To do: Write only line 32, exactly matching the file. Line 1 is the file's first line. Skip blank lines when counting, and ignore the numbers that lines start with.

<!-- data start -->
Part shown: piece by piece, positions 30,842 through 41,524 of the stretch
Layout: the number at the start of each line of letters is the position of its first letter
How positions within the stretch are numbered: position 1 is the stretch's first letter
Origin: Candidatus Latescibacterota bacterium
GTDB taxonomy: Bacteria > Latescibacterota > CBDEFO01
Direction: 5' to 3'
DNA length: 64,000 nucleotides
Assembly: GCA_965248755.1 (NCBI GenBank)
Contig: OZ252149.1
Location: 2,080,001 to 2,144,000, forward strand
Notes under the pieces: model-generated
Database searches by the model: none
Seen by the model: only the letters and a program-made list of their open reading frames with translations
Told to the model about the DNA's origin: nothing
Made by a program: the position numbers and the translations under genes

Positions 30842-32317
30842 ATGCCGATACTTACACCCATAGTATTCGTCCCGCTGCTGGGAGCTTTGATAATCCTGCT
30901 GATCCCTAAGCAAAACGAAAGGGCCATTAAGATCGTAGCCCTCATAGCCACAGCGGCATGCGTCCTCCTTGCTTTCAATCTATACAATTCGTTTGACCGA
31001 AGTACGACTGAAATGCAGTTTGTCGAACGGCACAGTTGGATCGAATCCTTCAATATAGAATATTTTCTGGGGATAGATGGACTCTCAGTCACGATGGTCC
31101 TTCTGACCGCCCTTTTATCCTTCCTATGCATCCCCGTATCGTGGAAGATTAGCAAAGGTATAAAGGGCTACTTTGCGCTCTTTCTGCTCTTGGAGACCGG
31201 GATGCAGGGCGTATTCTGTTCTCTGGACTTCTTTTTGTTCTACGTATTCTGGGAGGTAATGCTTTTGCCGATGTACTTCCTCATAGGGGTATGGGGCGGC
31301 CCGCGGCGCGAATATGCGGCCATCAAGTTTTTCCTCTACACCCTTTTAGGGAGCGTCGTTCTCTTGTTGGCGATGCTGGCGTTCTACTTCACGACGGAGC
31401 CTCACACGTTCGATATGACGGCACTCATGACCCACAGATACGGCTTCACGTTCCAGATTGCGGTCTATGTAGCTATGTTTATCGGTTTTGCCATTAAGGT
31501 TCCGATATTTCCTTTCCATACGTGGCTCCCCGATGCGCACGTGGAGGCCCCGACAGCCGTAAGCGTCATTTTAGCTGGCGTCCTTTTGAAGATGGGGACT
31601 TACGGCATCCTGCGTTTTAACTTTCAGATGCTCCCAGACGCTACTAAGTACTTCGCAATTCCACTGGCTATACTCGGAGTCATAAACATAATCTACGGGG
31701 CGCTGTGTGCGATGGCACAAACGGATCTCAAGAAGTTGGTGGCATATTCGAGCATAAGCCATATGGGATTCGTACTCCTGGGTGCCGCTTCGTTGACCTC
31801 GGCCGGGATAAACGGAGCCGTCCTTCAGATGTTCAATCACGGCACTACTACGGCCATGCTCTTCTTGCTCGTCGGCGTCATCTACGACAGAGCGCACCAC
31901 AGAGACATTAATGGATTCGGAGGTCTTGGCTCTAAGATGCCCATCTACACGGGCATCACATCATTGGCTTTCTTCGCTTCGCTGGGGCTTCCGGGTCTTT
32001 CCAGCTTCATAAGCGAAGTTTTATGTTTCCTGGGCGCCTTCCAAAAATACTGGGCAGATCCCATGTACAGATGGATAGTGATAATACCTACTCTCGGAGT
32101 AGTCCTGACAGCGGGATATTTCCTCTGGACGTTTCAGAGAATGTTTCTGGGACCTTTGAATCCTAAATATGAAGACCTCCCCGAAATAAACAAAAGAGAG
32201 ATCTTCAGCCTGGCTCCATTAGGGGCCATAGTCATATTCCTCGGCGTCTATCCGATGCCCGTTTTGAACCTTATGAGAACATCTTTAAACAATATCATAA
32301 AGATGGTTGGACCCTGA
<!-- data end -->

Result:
32301 AGATGGTTGGACCCTGA